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Edinger v. Borough of Portland

Commonwealth Court of Pennsylvania

July 8, 2015

Robert Edinger, Appellant
v.
Borough of Portland

Argued June 18, 2015

Appealed from No. C-48-CV-2011-10040. Common Pleas Court of the County of Northampton. Beltrami, J.

Christopher M. Shipman, Easton, for appellant.

Bernard T. Kwitowski, Bethlehem, for appellee.

BEFORE: HONORABLE DAN PELLEGRINI, President Judge, HONORABLE BERNARD L. McGINLEY, Judge (P.), HONORABLE P. KEVIN BROBSON, Judge.

OPINION

Page 1112

P. KEVIN BROBSON, J.

Robert Edinger (Appellant) appeals from an order of the Court of Common Pleas of Northampton County (trial court), which granted the Borough of Portland's (Borough) motion for summary judgment. We now affirm.

Appellant was employed by the Borough as a municipal police officer. In 2010, the Borough terminated Appellant's employment, and Appellant filed a complaint with the trial court alleging, in part, tat the Borough violated 42 U.S.C. § 1983 by depriving him of liberty without procedural due process as required by the 14th Amendment to the United States Constitution.[1] Following the close of the pleadings

Page 1113

and discovery, the Borough filed with the trial court a motion for summary judgment.

For purposes of summary judgment, the undisputed material facts are as follows. The Borough hired Appellant as a part-time police officer in 2001 and 2 later promoted him to the position of Officer in Charge. On October 25, 2010, without notice and a hearing, the Borough conducted a special meeting to discuss Appellant's employment. During the meeting, the Borough announced to the public and press that Appellant had failed to certify a speed timing device and that Appellant's employment was being terminated for " dereliction of duty." The Express-Times newspaper published an article concerning the Borough's termination of Appellant's employment for dereliction of duty for failing to certify a speed timing device.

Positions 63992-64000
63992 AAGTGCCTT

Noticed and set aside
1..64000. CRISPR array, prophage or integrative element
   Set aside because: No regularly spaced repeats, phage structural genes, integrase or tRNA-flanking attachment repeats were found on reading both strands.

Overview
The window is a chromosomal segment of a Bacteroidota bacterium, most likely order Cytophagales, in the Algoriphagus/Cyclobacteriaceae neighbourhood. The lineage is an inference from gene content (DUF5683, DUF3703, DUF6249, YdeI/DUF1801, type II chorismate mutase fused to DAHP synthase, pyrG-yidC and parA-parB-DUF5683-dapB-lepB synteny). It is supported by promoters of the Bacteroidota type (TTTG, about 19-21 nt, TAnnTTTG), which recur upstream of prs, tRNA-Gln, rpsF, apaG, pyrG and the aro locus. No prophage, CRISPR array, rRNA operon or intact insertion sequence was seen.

The trial court issued an opinion and order granting the Borough's motion for summary judgment. In so doing, the trial court relied on an unpublished opinion of the United States Court of Appeals for the Third Circuit, Brown v. Montgomery County, 470 F.App'x 87 (3d Cir. 2012). The trial court acknowledged that Brown did not have precedential value, but the trial court nevertheless found it significant that a large number of United States district courts have cited Brown. The trial court, holding that Brown was the applicable test, concluded that the Borough's statements were not " sufficiently stigmatizing . . . to implicate a constitutionally cognizable liberty interest," because the statements did not carry a stigma of moral turpitude. (Reproduced Record (R.R.) at 24, 26.) Appellant appealed to this Court.

On appeal,[2] Appellant argues that, in granting summary judgment in favor of the Borough, the trial court erred in concluding that the Borough's statements were not sufficiently stigmatizing to implicate a constitutionally protected liberty interest. Specifically, Appellant contends that the trial court erred in relying on Brown. Alternatively, Appellant contends that, under Brown, the Borough's statements implied that Appellant was issuing speeding tickets in bad faith, thus ...


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